*post originally published 2010. I still get questions on this topic and thought it would be a good one to post again. I know this can be a tough decision for parents. :)
Last week I mentioned I’ll be sharing some questions I’ve gotten from readers.
Here’s a great one I got a couple of weeks ago. (Thanks Jenn, for emailing me.)
I just want to let you know I enjoy reading your blog. Found it through Hearts @ Home. I have a question for you about school choice. Do you send your children to a public or private school? I read the other day (at 5MinutesforFaith) how you received an e-mail from your son’s teacher. How cool is that! Anyway I have two girls and really struggle with what to do about school. I would love to hear back from you! Blessings, ~Jenn
Thanks for your email. I’m glad you enjoy my blog and I appreciate your sweet words.
To answer your question, both of my kids go to public school (3rd and 5th grade) and they have since kindergarten. I completely understand what you’re going through. Mike and I had the same struggle when our kids were nearing the end of preschool.
I think each family situation is different, and each community and school is different too, so while I can’t make a blanket recommendation on what to do, I’m happy to share my personal experience…
Our kids went to private preschool at our church for two years each. It was wonderful: the nurturing environment, the foundation of faith, the curriculum, the teachers, the atmosphere. We loved everything about it. Which was one of the reasons, as kindergarten crept up on us, we really struggled with what to do…
Should we keep our kids at private school, or should we have them register at the local public school in our neighborhood?
There were pros and cons to both decisions and we weighed them all.
I remember writing a list of all the things that I thought were good and bad about each option.
We loved our kids going to the school at our church. It was already like home. Yet many of the kids in our neighborhood would be attending the school around the corner, and we loved that sense of neighborhood community too.
The public school was within walking distance.
The private school wasn’t. And while the tuition there was worth it, it was expensive.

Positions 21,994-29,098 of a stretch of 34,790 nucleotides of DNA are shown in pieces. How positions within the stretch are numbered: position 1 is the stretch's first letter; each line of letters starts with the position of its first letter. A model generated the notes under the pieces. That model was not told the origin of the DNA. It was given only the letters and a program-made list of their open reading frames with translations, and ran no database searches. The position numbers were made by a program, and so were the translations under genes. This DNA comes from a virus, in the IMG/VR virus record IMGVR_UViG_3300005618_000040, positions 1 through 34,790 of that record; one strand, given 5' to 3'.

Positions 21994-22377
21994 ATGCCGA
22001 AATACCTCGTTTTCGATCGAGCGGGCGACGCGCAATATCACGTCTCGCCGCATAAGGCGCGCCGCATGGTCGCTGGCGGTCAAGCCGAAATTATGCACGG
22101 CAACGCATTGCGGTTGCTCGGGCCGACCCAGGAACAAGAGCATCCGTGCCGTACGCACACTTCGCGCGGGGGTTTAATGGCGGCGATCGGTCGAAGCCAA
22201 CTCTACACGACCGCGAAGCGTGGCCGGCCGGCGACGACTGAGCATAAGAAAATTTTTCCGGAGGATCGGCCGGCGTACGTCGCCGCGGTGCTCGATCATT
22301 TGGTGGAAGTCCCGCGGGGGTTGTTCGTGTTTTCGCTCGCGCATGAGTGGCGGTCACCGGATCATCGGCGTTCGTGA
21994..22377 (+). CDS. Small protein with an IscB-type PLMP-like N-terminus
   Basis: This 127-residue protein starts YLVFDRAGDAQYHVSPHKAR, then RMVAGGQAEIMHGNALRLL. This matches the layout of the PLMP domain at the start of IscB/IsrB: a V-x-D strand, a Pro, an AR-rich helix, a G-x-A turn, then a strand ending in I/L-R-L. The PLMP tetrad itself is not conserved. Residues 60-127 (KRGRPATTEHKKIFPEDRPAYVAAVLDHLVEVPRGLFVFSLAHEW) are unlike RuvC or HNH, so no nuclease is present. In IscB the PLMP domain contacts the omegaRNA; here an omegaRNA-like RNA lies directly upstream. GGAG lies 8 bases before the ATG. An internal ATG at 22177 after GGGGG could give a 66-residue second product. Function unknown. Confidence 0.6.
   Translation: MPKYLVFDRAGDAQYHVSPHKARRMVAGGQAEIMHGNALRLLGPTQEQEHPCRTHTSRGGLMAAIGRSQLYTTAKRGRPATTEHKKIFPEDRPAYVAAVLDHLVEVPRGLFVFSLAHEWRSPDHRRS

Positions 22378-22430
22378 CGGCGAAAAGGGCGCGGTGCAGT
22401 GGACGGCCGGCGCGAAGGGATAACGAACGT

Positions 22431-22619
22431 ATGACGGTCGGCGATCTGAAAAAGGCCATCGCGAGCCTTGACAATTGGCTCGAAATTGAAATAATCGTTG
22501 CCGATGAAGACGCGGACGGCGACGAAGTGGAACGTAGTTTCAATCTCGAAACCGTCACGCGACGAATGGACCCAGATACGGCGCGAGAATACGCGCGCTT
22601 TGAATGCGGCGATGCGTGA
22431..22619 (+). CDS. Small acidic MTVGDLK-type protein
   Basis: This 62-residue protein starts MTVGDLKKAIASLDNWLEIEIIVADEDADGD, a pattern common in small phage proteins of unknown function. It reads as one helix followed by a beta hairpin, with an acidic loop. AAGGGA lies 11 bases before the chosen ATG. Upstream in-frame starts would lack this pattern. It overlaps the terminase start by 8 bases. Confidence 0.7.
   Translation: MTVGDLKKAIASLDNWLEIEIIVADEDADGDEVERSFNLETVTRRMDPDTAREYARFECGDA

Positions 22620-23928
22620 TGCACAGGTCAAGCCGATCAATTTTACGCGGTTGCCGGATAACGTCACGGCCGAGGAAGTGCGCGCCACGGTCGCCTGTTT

Back and forth we went, not sure what the right choice was.
We talked about it. We talked to others about it. We prayed. We researched.
And in the end, we’d gathered enough information to decide: We would register our daughter for kindergarten at the public school around the corner and see how it went. We knew that nothing was permanent and we could make a change if we needed to.
Well, no change was needed.
Our daughter, and then our son, went the school in our neighborhood and loved it. We did too. Everything about it–the teachers, the administrators, the quality education, the location, the friends our kids have made.
The friends we’ve made.
And now, years later, I’m sad at the prospect of my kids ever leaving their school. For us, the decision to send them there was the right one. Looking back over the last several years, I know that in my heart.
But, again, I think this decision is different for each family because it depends on so many factors. I have friends whose kids are homeschooled, friends whose kids go to private school, and friends whose kids go to public school, and they are all happy with their decisions. The situation can change over time too, as kids move from elementary to middle school, etc.
So to hopefully help in some small way, here are some things that Mike and I did (and I think anyone can do, whether considering private, public, or a home school environment) when we were trying to decide what to do…
1. Get information (talk to parents who’ve chosen the option you’re considering. Read and do research too.)
2. Visit the school to get a feel for it. Talk to the staff there.
3. Weigh the pros and cons (make a list like we did; it really helped).
4. Consider what might be gained or lost by each decision.
5. Think about where your child would thrive (you know your kids best so if there’s a compelling reason they should be in one setting vs. another, consider that).
6. Listen to your gut (you can never underestimate a mother’s or father’s intuition).
7. Last, recognize that nothing is permanent (of course you want to minimize change for your kids, but if you make a decision and realize it’s the wrong one for your family or kids, change is always possible).
I hope that helps. Thanks again for your question. I’m sure you’ll make the right choice for your girls!
What about you? Have you grappled with this decision too? What did you decide and how is it going?
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